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On a topic in Christian sexual ethics:

For three-quarters of a century people have debated the meaning of St. Paul’s term, arsenokoites (from arsen, man and koites to lie with). In the Bible, the term only appears at 1 Cor. 6:9 and 1 Tim. 1:10. The King James Version of the Bible, following John Wyclif, translates arsenokoites as “abusers of themselves with mankind.”  The English Standard Version translates the term as “men who practice homosexuality.” There are other similar renderings, but since the publication of (deceased) Yale Professor John Boswell’s brilliant, eccentric, and controversial Christianity, Social Tolerance, and Homosexuality (1980), various writers have argued that such translations are misleading, dubious, inaccurate, or false. Others have defended these translations.

Here I want to examine the remarks of another Yale Professor, Dale B. Martin (retired), who, in his 2006 book, Sex and the Single Savior, discusses arsenokoites and claims that it is “linguistically invalid” and “highly precarious” to try to ascertain the meaning of a word by taking it apart – specifically by dividing arsenokoites into arsen and koites. He cites as examples of such  “invalid” and “precarious” attempts understand and chairman and says that understand does not mean to stand under; and for chairman, he offers a different argument, namely that nobody   thinks that chairman now has any reference to a chair, “even though it originally did.” He further says that it is a mistake to define a word by its (assumed) etymology and goes on to say that all definitions of arsenokoites that derive its meaning from its components are “naïve and indefensible” and thatthe claim that arsenokoites came from  the combination of these two words and therefore means ‘men who have sex with men’ makes the additional error of defining a word by its (assumed) etymology. The etymology of a word is its history not its meaning.” A few pages onwards he says that he does not know what arsenokoites means (pp. 37-45).

            To begin, note that “highly precarious” is not the same as being impossible. Moreover, even if Prof. Martin might find some words such as understand and chairman that (he claims) the meaning of which is not the meaning of  their parts, it certainly would not  follow  that all  attempts to find the meaning of a compound word from the meanings of its component words are “naïve and indefensible.”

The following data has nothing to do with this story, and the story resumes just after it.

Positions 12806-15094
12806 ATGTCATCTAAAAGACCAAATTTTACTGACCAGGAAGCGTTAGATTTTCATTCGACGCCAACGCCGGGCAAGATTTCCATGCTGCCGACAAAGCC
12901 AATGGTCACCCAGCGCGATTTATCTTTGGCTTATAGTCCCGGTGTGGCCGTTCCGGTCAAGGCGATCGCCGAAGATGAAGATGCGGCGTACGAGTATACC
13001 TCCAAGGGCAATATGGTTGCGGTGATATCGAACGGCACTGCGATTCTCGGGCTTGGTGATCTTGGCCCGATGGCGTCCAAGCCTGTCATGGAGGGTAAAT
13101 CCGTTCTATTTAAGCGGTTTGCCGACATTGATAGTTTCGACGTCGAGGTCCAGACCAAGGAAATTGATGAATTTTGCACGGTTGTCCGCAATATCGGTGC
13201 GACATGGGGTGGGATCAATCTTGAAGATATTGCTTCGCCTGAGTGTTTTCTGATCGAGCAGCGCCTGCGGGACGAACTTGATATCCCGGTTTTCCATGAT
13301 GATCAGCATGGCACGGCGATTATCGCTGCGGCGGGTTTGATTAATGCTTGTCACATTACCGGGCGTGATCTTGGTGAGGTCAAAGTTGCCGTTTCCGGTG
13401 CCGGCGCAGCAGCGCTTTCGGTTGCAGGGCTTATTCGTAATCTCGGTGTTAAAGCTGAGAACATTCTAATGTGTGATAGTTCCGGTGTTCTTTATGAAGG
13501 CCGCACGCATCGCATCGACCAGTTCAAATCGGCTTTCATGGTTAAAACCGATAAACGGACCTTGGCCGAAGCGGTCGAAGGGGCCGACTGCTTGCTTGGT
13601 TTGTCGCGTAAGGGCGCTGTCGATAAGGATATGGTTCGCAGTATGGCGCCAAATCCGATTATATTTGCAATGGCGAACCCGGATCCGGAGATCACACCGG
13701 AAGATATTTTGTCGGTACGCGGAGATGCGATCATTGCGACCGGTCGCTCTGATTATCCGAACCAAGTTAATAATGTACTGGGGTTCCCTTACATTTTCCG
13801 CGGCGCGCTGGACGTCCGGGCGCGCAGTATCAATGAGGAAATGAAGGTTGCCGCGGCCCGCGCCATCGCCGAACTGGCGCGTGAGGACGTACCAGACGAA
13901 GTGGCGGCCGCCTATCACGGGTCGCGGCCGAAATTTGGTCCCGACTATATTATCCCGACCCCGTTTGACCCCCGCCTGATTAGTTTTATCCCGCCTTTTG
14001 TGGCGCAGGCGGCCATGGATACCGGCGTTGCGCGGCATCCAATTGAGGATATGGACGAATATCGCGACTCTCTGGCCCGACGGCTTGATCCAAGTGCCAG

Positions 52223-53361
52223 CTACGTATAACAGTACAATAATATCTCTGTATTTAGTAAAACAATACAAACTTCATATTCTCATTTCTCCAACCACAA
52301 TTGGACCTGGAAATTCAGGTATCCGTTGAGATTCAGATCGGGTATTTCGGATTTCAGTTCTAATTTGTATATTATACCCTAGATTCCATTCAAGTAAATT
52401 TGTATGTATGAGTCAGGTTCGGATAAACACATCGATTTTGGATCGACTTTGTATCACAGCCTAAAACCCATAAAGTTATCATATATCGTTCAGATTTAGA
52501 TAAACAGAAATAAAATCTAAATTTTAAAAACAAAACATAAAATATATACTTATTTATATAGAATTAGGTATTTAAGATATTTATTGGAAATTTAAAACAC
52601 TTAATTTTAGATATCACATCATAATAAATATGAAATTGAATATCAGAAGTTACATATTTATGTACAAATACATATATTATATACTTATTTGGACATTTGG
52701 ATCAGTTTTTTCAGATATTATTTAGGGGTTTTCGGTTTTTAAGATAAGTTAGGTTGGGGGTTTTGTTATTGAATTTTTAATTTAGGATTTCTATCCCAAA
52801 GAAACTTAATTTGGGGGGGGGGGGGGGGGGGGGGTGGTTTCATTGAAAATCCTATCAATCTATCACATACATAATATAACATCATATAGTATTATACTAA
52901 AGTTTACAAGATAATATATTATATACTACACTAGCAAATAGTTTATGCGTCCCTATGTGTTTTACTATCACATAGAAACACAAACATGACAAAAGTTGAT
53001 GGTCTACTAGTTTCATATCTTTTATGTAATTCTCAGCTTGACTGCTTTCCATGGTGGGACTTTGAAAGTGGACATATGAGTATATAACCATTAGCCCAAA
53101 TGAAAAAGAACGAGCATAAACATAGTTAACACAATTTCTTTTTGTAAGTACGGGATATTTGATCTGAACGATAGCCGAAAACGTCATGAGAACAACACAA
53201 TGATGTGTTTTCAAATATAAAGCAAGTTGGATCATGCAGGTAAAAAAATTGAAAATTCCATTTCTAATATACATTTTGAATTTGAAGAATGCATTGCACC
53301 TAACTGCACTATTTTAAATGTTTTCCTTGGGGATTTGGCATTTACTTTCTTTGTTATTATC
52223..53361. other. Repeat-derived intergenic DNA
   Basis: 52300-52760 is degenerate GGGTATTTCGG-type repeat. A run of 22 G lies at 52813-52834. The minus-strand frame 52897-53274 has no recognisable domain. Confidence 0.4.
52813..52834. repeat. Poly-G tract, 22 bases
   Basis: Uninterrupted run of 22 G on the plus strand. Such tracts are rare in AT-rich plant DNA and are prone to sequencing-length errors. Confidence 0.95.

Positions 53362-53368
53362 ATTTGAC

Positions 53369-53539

One such “naïve and indefensible” attempt, however, does teach us a lesson. Suppose that a person noticed that arsen looks much like arsenic and that koites looks much like koi (a giant goldfish) and then concludes that arsenokoites denotes a fish poisoner. Absurd? Yes. It is absurd because, if we follow Martin’s advice and refuse to connect the meaning of a compound word with the meanings of its parts, or with its history (etymology), we are left with the meager theory that the meaning of a word is nothing but its use, so that if I use dog to refer to a cat, and ignore the word’s history,  I have made no mistake!  But meaning is typically guided by, and tied to, its etymology. That is why, for example, Shakespeare’s audiences understood his neologisms and did not leave the theater wringing their hands about what his bedazzle and disheartened meant. The arrived at the theater already knowing the meaning of be, dazzle, dis, and heartened. They just had never put them together in that way before.

            More specifically, the falsity of Martin’s claim that it is an error to define a word by its assumed etymology, is evident if you  consider the following words: watchtower, rubberstamp, baseball, waterfall, campground, dogbane, trademark, goldfish, toothpaste, puffball, godforsaken, flintlock, antediluvian, shipwreck, rattlesnake, copperhead, disambiguate, Precambrian, woodpecker, pigweed, sailfish, cyberspace, neologism, trailblazer, waterproof, bonefish, database, topsoil, topsail, prenuptial, toothpaste, outdoor, thunderbolt,  doughnut, Saturday, gunpowder, subscriber, intercoastal, intramural, iceberg, heterosexual, disambiguate, rattlesnake, copperhead, automobile, antiseptic, geopolitical, crossbill, songwriter, crossbow, refinance, and so on and on.

            Given the multitude of such words the meaning of which is to be found in their parts, it is puzzling why Prof. Martin even came up with his theory and attempted to defend it with understand and chairman. To my mind, chairman is not a good example: it’s no stretch to combine chair (i.e., the seat of authority) and man (i.e., human being). On the other hand, understand, might or might not mean to stand under. I leave it to my readers to slog through Oxford English Dictionary with its fifteen-and-a-half three-column pages on stand, its  six three-column pages on under, and its three-and-a-half three-column pages on understand, to figure that one out.

            The consistent view throughout the Bible and the writings of the earliest Church Fathers is that sex is permissible only within marriage: one man, one woman, one marriage. Polycarp, Irenaeus, Clement of Alexandria, and Cyprian, for example, have all quoted 1 Cor. 6:9 within such a context.

            Any alleged problem about the meaning of arsenokoites disappears when, instead of allowing our world view to determine our theology, instead of allowing our theology to determine our world view.